Many of the streets and alleys, particularly in the Old Town Triangle section, predate the Great Chicago Fire and do not all adhere to the typical Chicago grid pattern. In 1927, sculptors Sol Kogen and Edgar Miller purchased and subsequently rehabilitated a house on Burton Place, near Wells Street, into the Carl Street Studios. Through the 1930s, an art colony emerged in the neighborhood as artists moved from the Towertown neighborhood near Washington Square Park.
Old Town was home to many gays and lesbians from the 1950s through the 1980s. This was the first "gay ghetto" in Chicago, predating the current Lake View neighborhood. There were numerous gay bars, now mostly closed, along Wells Street, and the neighborhood is still home to the longstanding Bijou Theater. As the area gentrified, the LGBT population moved north to Lincoln Park and to the Lake View and Andersonville neighborhoods.
The neighborhood is home to The Second City improvisational comedy troupe.
Goose Island is the only island on the Chicago River. It is separated from the mainland by the North Branch of the Chicago River on the west and by the North Branch Canal on the east. The canal was dug in 1853 by former Chicago mayor William Butler Ogden for industrial purposes, thus forming the island. Because he formed the island, at times, it has been known as William B. Ogden Island. After Irish immigrants moved to the island, it took on the name Goose Island as well as that of Kilgubbin, which was the immigrants' original home in Ireland. The Goose Island Brewery makes Kilgubbin Red Ale, in honor of this name.
The large facility on the north end of the island (visible from North Avenue, but by car only reachable from the south: Division Street to North Branch to 1132 W. Blackhawk) is the Wrigley Global Innovation Center, a 193,000-square-foot (17,900 m2) facility, which opened in September 2005 and was designed by Gyo Obata of Hellmuth, Obata and Kassabaum. While cars are only able to approach from the south, trains, bicycles, and pedestrians can reach the site via the rail/pedestrian Cherry Avenue Bridge, spanning from North Avenue to Goose Island. Additionally, there is seasonal access from the north via a Chicago Water Taxi service dock at the south end of the Cherry Avenue Bridge.
On the south end of the island is Kendall College's Riverworks campus.
River North is a dynamic and growing technology-driven neighborhood known for its fine dining, galleries, nightlife, and riverwalk amenities. It is home to the world headquarters of ConAgra, Groupon, Motorola Mobility, and the regional offices of Yelp. It is bounded by Michigan Avenue to the east, Chicago Avenue to the north, and the Chicago River to the south and west. Its famous structures include the Wrigley Building, Trump International Hotel & Tower, Holy Name Cathedral, the Marina City towers, and the House of Blues.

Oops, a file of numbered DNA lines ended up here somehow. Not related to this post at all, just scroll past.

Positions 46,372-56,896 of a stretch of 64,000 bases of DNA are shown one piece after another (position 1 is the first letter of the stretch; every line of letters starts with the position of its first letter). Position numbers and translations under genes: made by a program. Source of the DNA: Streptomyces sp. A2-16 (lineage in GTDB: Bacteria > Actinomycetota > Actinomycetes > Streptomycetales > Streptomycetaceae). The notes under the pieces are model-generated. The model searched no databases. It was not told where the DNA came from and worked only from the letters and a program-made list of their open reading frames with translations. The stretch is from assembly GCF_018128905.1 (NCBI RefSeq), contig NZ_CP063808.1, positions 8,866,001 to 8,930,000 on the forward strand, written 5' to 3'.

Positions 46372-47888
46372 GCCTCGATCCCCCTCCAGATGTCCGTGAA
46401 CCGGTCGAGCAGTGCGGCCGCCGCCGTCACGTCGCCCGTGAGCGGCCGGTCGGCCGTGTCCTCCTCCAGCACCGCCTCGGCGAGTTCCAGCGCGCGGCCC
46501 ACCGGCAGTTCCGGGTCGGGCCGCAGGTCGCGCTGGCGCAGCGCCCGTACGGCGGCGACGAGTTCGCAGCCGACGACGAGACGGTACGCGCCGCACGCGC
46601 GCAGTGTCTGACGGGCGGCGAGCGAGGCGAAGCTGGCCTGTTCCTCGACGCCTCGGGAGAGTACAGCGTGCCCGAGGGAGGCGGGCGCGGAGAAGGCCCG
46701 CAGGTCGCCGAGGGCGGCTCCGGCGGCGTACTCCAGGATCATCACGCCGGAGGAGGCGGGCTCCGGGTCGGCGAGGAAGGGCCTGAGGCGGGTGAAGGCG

River North was previously named Smokey Hollow, at the turn of the 20th century, due to the many factories and forges in the area. Smoke from the factories was often so thick that it blocked the sunlight. At the time, Smokey Hollow was a major transportation hub, with railroad tracks linking the ports along the Chicago River to the surrounding areas. The now mixed-use Merchandise Mart was once a major storage warehouse for goods, and it still has railroad tracks underneath its sprawling structure. Former major retailer Montgomery Ward also had a major transportation and storage facility in River North. Massive coal bins were formerly located throughout the neighborhood, for storage of coal transported by ship.
Little Sicily in Chicago was also located in River North. The first Italian Roman Catholic Church in Chicago was Assumption, on Illinois Street, with a mandate to be the parish church for all Italians from Lake Michigan to the Mississippi River. Later, Sicilians began to move north from the immediate vicinity of Assumption and began to form their own parishes. Italians whose family roots were from other parts of Italy tended to move west along Grand Street and form parishes west of Assumption.
The Near North Side formerly included the now nearly demolished Cabrini–Green, which was a public housing project that became a haven for crime, gangs, violence, synonymous with poverty, and which once housed 15,000 federally subsidized (mostly African-American) tenants. A small fragment of it is still located within the Near North Side, but most of the project was demolished between 1997 and 2010. It was made up primarily of mid- and high-rise apartment buildings. The apartment buildings opened in 1958 and 1962, while the shuttered rowhouses (called the Frances Cabrini Homes, a few of which still exist) had opened in 1942. Cabrini–Green stood in what once was the former Italian enclave called the Little Sicily neighborhood, and the former site of St Dominic's Church. In the 1920s, Little Sicily also developed a reputation for poverty and crime. As gentrification began to take hold in the 1990s, the buildings made way for new development. The final Cabrini-Green tower was demolished in 2011. Following the conclusion of a long-standing civil lawsuit, this Near North Side area is now in the process of being transformed and revitalized by urban redevelopment spurred by the growth of Old Town to the north and River North to the south.